When the possibilities are endless and the prices are low, the thrift store can seem overwhelming. Sometimes the hardest part of thrifting is deciding what you will or won’t get. Especially if you have the privilege of being able to afford the prices. Next time you go to the thrift store, try taking a set amount of money with you next time you go instead. Yes, actual paper money. You’ll be forced to look at price tags and buy only the items that you’ll actually use or wear.

    3. Get a cart.

    Just do it, okay? Even if you think you’re only there to get one thing. Just grab a cart when you go through the door. When both hands are free, you’re more likely to check price tags and labels. You’ll make more strategic purchases and be able to see all of your item laid out in front of you. That way it’s a win-win for everyone involved — you, the planet, and your wallet.

    Seeing everything in front of you will make it clear that you have four skirts and maybe don’t need all of them. Or that you found three mugs and should possibly put a few back on the shelf. I can’t tell you how many times that I’ve seen friends head to the checkout and forget that they held that item that they only-sort-of-liked. They end up putting it on the counter with everything else and creating more clutter in their life. Grabbing a cart is an easy way to skip that and buy the items that you truly want in your life.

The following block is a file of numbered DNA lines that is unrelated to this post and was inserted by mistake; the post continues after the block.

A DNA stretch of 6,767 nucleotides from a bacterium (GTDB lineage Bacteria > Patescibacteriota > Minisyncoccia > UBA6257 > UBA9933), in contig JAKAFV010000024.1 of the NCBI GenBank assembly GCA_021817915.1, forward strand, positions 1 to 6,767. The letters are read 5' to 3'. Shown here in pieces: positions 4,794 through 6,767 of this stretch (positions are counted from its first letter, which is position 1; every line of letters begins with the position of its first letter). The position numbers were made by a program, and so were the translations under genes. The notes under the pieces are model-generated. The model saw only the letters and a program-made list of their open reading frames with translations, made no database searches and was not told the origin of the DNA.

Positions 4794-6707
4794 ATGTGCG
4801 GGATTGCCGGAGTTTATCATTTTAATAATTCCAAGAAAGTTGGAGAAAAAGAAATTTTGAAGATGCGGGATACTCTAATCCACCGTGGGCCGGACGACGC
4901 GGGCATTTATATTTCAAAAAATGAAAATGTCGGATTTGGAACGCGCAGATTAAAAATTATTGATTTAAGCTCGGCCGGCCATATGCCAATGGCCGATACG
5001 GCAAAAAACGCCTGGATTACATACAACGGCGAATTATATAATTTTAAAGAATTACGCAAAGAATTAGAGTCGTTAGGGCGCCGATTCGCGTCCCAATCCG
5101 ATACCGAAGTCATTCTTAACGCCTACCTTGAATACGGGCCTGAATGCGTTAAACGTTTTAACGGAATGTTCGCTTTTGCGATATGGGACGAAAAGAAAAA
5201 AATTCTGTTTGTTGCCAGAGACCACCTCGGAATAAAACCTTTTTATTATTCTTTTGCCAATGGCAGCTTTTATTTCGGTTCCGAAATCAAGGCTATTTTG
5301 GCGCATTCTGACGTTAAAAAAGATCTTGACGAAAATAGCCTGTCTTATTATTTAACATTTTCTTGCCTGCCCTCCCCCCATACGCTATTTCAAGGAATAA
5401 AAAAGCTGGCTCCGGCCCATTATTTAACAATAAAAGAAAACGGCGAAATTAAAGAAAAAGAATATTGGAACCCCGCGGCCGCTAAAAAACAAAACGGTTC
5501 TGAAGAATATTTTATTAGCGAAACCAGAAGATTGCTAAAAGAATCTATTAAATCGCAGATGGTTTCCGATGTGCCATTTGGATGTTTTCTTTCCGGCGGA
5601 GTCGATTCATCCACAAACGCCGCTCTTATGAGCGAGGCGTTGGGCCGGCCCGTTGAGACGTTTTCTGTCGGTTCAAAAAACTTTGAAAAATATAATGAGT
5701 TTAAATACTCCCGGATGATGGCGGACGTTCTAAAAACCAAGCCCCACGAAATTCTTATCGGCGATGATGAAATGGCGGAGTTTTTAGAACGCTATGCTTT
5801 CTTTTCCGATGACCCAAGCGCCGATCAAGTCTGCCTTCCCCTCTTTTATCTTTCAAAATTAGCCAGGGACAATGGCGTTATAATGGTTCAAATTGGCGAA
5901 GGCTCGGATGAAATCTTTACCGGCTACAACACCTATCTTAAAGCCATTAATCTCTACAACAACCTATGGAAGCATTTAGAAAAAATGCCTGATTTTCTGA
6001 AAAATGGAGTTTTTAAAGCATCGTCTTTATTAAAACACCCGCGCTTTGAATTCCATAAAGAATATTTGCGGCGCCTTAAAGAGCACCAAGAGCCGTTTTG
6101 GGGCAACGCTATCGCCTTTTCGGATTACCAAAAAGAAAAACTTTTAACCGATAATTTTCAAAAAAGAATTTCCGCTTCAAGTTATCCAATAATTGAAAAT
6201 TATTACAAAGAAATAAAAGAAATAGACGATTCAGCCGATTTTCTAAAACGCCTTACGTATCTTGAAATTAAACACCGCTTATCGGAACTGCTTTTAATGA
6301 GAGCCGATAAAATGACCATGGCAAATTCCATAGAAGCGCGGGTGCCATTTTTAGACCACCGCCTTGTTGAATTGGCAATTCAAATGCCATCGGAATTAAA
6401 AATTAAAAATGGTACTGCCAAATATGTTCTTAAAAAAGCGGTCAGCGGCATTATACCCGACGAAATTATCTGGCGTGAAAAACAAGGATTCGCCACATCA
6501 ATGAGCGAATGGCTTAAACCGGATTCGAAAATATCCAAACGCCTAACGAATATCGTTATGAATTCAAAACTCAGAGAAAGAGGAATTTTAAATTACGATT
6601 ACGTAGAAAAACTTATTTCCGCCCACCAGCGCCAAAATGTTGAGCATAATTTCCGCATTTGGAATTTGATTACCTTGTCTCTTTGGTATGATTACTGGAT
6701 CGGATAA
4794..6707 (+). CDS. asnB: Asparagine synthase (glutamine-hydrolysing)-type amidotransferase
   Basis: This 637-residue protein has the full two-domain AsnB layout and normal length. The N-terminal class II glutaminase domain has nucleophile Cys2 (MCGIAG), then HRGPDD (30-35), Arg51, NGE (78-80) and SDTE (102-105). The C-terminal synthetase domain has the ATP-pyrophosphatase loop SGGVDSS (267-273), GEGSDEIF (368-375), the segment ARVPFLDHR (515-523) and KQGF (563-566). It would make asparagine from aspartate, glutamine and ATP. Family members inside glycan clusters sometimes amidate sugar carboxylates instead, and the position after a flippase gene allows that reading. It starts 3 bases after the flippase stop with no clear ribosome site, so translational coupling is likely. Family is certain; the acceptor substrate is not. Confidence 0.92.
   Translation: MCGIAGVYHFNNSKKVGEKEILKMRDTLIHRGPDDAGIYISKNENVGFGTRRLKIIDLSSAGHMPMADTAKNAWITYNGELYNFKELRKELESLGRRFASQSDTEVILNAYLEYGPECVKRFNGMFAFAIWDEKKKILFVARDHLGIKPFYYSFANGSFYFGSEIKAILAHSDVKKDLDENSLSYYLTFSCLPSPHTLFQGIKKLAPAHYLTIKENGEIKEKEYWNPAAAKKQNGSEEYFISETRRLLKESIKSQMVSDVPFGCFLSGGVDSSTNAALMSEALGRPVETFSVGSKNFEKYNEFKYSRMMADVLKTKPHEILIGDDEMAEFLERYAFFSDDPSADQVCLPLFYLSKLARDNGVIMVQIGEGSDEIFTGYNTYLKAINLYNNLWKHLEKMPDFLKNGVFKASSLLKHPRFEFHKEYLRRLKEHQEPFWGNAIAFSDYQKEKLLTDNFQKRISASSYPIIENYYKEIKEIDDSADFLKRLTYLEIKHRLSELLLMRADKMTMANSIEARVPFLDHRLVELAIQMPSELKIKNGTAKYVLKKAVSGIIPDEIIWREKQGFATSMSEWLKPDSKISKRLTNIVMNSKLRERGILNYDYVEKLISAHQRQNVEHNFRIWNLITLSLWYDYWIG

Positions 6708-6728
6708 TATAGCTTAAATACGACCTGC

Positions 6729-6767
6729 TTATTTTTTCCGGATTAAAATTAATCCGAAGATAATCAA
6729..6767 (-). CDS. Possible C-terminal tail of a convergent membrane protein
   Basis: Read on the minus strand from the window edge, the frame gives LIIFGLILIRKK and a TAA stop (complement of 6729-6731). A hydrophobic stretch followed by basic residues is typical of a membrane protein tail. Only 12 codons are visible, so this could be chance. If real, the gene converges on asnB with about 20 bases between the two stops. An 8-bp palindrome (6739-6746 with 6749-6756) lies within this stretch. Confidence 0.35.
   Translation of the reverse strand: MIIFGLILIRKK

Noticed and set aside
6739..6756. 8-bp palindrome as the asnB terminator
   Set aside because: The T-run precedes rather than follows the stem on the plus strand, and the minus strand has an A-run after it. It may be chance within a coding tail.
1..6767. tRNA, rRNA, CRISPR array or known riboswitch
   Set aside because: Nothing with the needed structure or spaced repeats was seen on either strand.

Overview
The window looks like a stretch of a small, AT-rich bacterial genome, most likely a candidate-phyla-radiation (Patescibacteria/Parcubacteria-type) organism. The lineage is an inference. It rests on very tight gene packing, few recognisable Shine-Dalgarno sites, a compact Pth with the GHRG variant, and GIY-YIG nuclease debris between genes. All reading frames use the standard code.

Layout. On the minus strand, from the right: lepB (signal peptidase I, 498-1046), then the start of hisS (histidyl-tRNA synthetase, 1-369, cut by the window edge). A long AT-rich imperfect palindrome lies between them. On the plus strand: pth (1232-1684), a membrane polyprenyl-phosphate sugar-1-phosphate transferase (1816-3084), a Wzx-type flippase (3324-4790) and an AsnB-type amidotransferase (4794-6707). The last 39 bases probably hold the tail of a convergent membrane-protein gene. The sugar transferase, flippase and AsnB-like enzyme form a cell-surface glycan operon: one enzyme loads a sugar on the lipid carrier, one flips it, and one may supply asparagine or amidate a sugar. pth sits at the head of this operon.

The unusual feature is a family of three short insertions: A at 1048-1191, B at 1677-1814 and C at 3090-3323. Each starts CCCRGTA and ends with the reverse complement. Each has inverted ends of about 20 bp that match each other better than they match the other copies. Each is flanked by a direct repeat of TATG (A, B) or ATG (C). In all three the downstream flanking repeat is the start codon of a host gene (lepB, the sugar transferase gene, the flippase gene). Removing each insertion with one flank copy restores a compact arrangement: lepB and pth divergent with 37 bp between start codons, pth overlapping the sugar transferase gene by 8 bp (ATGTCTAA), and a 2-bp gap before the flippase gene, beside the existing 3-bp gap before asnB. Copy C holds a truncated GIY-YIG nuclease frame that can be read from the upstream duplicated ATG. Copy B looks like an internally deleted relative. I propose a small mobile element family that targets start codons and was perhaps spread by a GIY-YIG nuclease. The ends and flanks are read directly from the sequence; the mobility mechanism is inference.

4. Don’t scan every aisle.

    The sections at the thrift store are pretty much endless. There’s everything from sweaters and hats to homeware and books. Heck, some stores even keep winter jackets out year-round for the people looking to shop early. It can easily feel overwhelming. Just know that you don’t have to scan every single aisle. Maybe you’re only looking for the perfect pair of shorts one day. Maybe the next you only want to see if there’s a good deal on picture frames. Don’t think you have to do it all.

    It can be hard to feel like you might miss out on the perfect item at the thrift store. Especially since items are all one-of-a-kind and not guaranteed to be there next time around. But that doesn’t mean that you should spend hours in the thrift store. Stick to the aisles that interest you and your wallet will thank you.

    Remember that you will find the items that you are meant to. You don’t need to buy everything from home goods to accessories all in the same trip. Thrift shopping is all about the hunt, but you should only be hunting the items that you truly need in your life. You get to decide what that is, and I hope that these tips make your job secondhand shopping a little bit easier.